Tuesday, May 21, 2013

Survey on the New Missal

A new survey on the new Missal translation is making a splash because it shows overwhelming opposition. I'm quoted on the PrayTell blog as suspecting a demographic split here. Older priests who were accustomed to the previous translation don't like the new formality. Younger priests are different: they are thrilled with it (speaking from what I gather from conversations. However, the survey didn't include demographic data, though that would have been easy to elicit and compile. So we'll never know.

Here is the PrayTell release.

Full survey results are here.

My own comments are listed in the comment page.

I'm reprinting them below. They were initially 600 words, and I had to cut to 250.

These survey results initially surprised me. But I'll admit my bias: I'm far happier with the new translation. I'm frequently moved by the new language. I'm friends with many young priests who fully agree.

Why would some priests disagree with this assessment? The survey lacks demographic data, but I suspect a generational split is at work here. It shouldn't really be surprising that some priests of an older generation are annoyed. They came terms with one way, received vast amounts of catechesis along these lines, and developed a more casual liturgical style to go with it, and now they are told to do it another way. This creates a real tension: am I supposed to speak in the language of the people or not?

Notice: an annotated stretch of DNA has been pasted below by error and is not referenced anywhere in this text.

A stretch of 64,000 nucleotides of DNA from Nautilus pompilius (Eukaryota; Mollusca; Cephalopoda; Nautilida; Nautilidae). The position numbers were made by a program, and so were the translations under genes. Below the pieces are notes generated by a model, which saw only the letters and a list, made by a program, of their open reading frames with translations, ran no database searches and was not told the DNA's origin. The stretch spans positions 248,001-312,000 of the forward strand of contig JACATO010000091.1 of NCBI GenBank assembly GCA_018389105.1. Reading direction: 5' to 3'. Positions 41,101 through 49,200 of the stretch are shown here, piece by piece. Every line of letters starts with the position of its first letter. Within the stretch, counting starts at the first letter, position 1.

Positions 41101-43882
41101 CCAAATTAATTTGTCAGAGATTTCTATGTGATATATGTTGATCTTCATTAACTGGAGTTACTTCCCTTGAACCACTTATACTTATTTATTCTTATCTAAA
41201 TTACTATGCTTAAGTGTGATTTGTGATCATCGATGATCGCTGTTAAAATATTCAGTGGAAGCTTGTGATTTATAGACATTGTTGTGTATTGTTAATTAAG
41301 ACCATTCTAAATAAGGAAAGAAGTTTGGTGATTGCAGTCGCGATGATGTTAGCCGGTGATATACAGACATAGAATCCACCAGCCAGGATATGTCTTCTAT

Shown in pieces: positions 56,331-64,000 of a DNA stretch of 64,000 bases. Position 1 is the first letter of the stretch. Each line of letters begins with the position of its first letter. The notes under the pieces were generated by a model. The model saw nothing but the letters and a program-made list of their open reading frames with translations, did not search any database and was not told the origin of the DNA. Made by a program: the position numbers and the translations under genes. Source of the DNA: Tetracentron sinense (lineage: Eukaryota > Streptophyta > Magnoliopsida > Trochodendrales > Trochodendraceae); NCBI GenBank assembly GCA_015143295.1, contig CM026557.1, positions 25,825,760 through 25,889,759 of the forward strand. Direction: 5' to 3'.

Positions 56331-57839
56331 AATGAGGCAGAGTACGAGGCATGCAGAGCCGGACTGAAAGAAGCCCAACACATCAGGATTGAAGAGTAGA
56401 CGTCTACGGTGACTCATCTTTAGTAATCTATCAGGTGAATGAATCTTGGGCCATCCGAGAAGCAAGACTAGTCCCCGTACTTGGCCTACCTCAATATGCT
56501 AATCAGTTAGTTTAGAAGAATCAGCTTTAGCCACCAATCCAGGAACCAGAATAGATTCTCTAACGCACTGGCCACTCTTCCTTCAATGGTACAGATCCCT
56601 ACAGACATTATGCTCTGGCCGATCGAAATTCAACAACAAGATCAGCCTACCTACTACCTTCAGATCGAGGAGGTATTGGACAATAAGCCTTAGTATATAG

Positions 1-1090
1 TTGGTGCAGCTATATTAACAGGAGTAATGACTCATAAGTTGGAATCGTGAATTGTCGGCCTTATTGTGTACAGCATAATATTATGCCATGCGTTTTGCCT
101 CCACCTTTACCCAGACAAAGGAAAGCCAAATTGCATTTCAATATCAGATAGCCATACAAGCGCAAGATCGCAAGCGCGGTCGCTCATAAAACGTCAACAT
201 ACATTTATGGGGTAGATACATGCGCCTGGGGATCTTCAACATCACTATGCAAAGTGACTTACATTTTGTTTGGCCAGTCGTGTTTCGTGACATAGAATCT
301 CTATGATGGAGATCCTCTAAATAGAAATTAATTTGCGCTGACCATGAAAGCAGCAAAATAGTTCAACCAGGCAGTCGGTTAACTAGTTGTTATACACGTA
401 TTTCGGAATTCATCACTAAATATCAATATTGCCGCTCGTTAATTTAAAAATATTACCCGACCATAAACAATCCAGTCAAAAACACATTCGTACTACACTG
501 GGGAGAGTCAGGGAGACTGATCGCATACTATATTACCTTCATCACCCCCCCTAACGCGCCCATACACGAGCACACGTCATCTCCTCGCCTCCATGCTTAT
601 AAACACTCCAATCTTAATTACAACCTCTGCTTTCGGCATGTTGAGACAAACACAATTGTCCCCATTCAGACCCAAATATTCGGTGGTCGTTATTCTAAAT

What is the purpose of liturgy? Is it primarily a community gathering centered on the needs of the people or is it a formalized prayer that strives to reach out of time and into eternity? The existing resources for liturgy do not fully agree on this crucial matter. The answer to this instability is to get to work on the remaining options and bring them into line with the new understanding and ethos.

One point that emerges here should serve as a warning sign. We find in this survey an intense suspicion about the process of translation itself, all stemming from excessive and pointless centralization and secrecy. Every process of revision could benefit from a more open approach.